As he celebrated his 41st birthday Sunday, Brett Favre was facing one of the most uncertain periods of his NFL career.
The league has fast-tracked its investigation into allegations that Favre sent inappropriate messages and photos to a former New York Jets employee, according to ESPN's Chris Mortensen. At the same time, Favre is dealing with a case of elbow tendonitis deemed serious enough to require an MRI test this week. He pulled back his throwing regimen during the Minnesota Vikings' final practices of the week and will face a Jets team that will surely test his fitness Monday night at the New Meadowlands Stadium.
First, let's address Mortensen's report. I would hope the NFL would never drag its feet in an investigation of any sort, let alone one of this nature. But I'm also quite sure that commissioner Roger Goodell wants to avoid any perception that he'll cut a break to one of his best-known players.
If nothing else, it's a reminder that Goodell has wide latitude within the league's personal conduct policy and has the authority both to suspend Favre and be the sole judge in any appeals process. That possibility makes this a hard news story.
Favre has played in 288 consecutive games. Could the streak end not for injury, but because of personal impropriety? As we discussed Friday, we still have no confirmed connection between Favre and the text/voice messages involved. So we need to limit the conclusion-drawing. For now, let's just say that a suspension remains in play for as long as the NFL's investigation continues.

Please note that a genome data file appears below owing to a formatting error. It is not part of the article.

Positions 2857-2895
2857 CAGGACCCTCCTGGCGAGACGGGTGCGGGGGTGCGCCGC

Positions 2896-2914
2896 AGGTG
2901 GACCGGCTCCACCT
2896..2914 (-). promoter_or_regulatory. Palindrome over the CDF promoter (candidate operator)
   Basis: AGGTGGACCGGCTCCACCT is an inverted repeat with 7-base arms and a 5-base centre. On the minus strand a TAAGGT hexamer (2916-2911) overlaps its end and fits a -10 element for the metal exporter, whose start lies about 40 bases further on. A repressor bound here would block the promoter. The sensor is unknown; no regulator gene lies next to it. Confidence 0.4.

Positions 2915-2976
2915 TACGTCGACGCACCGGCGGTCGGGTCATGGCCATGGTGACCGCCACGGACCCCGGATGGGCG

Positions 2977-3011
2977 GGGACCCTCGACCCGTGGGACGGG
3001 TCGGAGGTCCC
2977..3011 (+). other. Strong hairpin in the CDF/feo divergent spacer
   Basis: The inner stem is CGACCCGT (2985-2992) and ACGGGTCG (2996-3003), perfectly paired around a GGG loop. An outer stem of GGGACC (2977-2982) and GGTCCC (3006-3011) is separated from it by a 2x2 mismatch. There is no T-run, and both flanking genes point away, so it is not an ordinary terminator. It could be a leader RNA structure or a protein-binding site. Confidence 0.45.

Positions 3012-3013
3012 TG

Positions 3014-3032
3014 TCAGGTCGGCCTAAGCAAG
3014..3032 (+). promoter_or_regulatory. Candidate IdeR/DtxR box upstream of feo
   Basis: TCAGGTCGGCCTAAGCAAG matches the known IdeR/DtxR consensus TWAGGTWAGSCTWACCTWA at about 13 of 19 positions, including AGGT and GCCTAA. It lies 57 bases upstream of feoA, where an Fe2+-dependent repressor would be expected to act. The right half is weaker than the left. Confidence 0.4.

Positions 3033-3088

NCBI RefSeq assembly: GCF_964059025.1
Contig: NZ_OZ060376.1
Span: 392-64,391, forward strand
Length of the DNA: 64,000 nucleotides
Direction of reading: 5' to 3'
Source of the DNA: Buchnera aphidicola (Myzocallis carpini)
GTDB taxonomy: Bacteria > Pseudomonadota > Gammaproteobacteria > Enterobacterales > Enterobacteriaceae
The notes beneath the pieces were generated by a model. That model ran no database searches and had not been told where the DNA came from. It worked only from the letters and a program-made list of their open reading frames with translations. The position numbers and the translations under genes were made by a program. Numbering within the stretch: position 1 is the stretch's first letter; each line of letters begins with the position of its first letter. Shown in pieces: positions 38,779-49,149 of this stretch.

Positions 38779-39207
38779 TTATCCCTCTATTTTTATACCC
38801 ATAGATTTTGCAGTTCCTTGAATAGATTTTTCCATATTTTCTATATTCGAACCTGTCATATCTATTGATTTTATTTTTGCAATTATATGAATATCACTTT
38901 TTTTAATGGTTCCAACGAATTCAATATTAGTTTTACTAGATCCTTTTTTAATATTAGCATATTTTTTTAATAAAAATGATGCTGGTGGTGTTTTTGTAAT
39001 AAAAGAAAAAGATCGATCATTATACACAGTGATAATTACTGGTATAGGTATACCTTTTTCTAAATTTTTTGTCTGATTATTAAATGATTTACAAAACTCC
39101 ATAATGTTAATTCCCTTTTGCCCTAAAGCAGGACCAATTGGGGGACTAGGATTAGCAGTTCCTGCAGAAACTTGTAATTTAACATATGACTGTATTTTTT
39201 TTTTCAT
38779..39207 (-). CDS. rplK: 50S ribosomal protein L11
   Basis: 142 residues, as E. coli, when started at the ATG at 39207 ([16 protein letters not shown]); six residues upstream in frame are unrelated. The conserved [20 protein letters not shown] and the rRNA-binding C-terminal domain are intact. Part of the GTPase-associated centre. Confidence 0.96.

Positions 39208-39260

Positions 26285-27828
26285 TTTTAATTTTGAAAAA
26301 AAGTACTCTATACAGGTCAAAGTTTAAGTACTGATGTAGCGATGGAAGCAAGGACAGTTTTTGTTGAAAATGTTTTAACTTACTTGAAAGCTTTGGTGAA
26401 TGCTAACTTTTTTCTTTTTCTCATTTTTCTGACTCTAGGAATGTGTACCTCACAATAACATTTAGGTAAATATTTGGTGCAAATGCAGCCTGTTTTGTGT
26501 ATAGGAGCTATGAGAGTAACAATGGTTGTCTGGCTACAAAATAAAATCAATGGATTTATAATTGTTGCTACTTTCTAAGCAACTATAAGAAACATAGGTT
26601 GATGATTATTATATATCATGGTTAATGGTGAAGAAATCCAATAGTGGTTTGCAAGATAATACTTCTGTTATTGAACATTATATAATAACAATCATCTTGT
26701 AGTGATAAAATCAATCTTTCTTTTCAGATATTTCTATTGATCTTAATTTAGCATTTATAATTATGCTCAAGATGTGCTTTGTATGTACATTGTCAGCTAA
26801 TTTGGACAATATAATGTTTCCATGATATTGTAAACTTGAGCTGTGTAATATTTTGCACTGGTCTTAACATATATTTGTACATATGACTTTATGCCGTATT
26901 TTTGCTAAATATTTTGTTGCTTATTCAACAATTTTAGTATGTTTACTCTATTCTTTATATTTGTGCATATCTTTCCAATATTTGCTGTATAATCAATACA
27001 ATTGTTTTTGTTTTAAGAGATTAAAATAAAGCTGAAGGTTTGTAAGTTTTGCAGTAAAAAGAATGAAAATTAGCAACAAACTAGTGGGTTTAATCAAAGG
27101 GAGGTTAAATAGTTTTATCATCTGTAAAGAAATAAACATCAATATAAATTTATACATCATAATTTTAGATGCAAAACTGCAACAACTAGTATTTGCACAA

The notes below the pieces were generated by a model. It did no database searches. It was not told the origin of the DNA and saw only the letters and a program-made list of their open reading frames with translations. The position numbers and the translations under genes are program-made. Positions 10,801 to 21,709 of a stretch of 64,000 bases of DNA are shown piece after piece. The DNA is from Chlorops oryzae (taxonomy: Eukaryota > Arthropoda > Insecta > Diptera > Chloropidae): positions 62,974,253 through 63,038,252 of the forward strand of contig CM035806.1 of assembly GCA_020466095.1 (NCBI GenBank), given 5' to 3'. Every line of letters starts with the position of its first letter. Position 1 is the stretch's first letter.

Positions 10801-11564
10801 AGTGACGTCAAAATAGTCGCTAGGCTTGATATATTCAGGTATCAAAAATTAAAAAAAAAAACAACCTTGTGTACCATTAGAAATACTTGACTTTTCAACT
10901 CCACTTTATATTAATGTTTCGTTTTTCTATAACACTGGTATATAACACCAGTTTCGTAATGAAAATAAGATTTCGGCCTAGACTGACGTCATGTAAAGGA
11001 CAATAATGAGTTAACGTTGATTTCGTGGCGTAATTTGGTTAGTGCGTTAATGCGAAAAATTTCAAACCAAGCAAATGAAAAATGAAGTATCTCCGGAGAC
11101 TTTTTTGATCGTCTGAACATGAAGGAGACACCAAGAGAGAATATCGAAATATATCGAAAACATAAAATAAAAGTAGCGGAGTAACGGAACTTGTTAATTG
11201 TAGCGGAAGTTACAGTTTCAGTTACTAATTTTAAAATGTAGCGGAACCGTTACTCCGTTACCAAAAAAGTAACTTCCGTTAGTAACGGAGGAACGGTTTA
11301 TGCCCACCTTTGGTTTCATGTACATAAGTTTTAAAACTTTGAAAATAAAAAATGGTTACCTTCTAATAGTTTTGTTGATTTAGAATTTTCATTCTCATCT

As for the elbow, we can say this: Favre has played through more serious injuries his career. But elbow tendonitis did force him to miss the 2000 preseason. He was conspicuously icing the elbow during a meeting with reporters last week, said he has iced his arm more this season than in any other and acknowledged the obvious: Any injury to a quarterback's throwing arm is a concern.
The collision of events Monday night is hard to ignore in itself. Favre's year in a Jets uniform was spent battling a biceps tendon tear that dramatically lowered his velocity and accuracy. That he'll carry his twin burdens into a nationally-televised game against the Jets provides an awfully compelling backdrop.